- Replenish exploited aquifers
- Prevent salt waterintrusion
- Protect groundwater dependent ecosystems.
(Source: Australian Water Recycling Centre of Excellence, 2016)
India implemented the MAR system in1997, recharging deep aquifers in drought-stricken regions with initial funding of US$400 million for state programs. Afghanistan now operates a government-supported MAR program, with grant support from Asia Development Bank.
Save Bali water
Endorsed by the Provincial Governor in 2015, the Bali Water Protection (BWP) program has received no government funding or corporate support for shared responsibility in constructing the best practice managed aquifer recharge systems, designed for rapid restoration of deep aquifer water levels and long-term benefits.
However, a recharge effort to install narrow pipes to a depth of one metre was launched in 2016 by provincial government: ‘All schools and government units are being told to install biopore holes at schools and villages’.
Increasing environmental disaster, with high economic risk from worsening water crisis impacts, has driven BWP program managers to public crowdfunding – in attempt to raise a total of US$1 million required to construct an effective MAR system across Bali province and mitigate this natural resource challenge – a ’Tragedy of the Commons’.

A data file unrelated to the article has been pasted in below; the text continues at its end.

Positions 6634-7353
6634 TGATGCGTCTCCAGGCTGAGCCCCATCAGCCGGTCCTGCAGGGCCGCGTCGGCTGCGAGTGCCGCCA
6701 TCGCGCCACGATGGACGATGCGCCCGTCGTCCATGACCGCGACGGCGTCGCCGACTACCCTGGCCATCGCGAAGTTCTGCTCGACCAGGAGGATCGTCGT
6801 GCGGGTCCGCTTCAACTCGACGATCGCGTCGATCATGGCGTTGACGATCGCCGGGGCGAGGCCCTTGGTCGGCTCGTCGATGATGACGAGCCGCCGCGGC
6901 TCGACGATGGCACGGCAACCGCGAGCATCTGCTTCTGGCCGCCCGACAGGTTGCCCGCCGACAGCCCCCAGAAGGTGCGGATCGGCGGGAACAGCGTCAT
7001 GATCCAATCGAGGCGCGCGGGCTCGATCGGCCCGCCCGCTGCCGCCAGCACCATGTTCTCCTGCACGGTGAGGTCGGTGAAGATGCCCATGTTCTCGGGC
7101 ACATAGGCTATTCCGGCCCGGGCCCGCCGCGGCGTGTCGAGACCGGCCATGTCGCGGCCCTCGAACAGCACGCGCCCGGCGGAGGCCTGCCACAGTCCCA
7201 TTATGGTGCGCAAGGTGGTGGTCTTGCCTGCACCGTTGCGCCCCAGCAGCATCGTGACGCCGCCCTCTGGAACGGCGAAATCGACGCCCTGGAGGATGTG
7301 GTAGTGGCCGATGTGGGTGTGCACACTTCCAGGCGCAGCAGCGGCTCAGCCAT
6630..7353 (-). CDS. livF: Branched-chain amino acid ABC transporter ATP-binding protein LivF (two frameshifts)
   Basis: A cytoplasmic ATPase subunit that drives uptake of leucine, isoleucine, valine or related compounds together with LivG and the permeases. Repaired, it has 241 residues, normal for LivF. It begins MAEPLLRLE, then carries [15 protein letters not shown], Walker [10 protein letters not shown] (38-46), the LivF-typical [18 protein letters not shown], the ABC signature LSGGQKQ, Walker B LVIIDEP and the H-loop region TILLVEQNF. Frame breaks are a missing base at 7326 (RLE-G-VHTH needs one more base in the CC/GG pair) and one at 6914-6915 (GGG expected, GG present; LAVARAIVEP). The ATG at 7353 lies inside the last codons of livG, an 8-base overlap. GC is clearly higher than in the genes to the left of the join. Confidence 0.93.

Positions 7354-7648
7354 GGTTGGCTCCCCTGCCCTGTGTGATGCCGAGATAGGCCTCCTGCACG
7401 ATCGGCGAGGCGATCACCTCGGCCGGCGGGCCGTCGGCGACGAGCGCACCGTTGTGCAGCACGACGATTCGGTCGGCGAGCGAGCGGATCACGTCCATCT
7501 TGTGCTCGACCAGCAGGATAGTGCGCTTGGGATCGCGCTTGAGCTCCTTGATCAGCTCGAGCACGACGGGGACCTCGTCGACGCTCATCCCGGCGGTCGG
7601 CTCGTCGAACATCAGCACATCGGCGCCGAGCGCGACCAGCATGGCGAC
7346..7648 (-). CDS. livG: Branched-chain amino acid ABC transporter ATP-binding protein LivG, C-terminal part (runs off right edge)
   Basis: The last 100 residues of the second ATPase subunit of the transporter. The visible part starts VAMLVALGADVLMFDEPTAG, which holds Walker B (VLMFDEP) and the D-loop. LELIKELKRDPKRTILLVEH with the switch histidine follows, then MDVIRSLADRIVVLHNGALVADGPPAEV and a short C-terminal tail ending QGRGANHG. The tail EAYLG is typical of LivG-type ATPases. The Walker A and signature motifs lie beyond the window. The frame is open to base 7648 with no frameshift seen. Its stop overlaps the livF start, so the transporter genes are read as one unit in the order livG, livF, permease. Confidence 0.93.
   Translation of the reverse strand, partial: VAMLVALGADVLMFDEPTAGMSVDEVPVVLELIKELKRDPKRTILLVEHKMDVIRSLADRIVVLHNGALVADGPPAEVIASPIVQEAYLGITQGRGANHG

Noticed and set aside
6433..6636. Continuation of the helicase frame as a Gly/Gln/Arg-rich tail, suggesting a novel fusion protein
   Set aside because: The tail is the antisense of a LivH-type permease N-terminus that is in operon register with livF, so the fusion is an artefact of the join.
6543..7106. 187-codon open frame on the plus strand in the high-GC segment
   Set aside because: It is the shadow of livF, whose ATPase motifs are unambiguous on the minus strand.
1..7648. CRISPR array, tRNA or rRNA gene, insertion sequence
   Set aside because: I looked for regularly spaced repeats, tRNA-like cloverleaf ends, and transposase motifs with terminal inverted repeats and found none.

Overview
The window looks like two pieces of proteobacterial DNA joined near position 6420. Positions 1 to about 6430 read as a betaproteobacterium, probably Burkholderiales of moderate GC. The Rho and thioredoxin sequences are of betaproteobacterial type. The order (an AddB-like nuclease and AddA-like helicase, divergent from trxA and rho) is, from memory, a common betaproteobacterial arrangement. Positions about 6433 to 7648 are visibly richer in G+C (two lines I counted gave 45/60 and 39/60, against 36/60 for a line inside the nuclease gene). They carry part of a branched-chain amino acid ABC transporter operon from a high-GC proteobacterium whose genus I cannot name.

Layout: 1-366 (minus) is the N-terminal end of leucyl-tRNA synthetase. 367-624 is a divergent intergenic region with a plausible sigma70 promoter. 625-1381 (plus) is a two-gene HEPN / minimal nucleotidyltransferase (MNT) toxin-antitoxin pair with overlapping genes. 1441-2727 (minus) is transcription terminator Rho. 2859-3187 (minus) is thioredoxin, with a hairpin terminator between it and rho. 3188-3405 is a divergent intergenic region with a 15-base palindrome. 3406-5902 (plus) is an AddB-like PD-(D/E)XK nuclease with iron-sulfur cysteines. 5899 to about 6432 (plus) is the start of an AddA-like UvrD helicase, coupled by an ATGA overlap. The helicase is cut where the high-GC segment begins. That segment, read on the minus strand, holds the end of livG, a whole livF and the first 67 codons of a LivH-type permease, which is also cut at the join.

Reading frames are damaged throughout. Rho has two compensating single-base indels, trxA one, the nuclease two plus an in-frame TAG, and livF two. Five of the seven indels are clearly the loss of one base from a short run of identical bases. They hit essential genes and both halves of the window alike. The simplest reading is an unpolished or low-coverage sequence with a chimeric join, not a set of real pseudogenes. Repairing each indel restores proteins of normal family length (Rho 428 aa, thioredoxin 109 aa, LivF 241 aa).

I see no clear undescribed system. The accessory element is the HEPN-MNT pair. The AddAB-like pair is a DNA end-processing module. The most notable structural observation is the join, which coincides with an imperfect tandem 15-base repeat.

Correct well site selection and quality control maintenance is critical to effective rapid aquifer restoration. A minimum of US$100 000 will allow the recharge program to begin technical stages – BWP reports that 15% of minimal funds have been raised since launching the campaign in mid-2015.
Most contributions to the BWP crowdfunding campaign, reports communications manager Julien Goalabré, are from overseas donors. “Mostly foreign residents based on Bali, small local business such as BWP Pioneer Sponsor Bali Bunda [formerly Bali Buda] – and CSR supporters who visit but don’t live on the island, like New Zealand web domain company – iwantmyname -and VitaliTymoves yoga retreats from Australia”.
In support of BWP campaign, Michelle Redman of VitaliTymoves explains how visiting retreat students are required to raise money to give back to the community. “I will be encouraging visitors in Bali to think about contributing to the water and environment issues while they visit,” she said.
Time to act is now
Bali Water Protection program has received minimal interest from Bali hotel owners but local media publishers, such as Bali Advertiser, Bali Go Live, Now! Bali and 42 Gurus are generously supporting promotion of this MAR solution to benefit all of Bali, according to IDEP Foundation Chief Executive, Ade Andreawan.
“Ultimately, it is time for all Balinese citizens, visitors, and profiteers to own responsibility for this Bali water crisis – whether individual locals or corporate groups, all with a stake in sustainability for the long-term future of our water – time is running out, we need to work together on solutions,” he said.
“In the end protecting water just is, our inherent responsibility,” said Brenda Richmond, a major supporter of BWP and Founding Director Bali Bunda.
To learn more about the BWP program, visit www.idepfoundation.org/en/bwp
Words by Kerrie Hall – Copyright IDEP Foundation, 2016
Copyright 2016 Bali Advertiser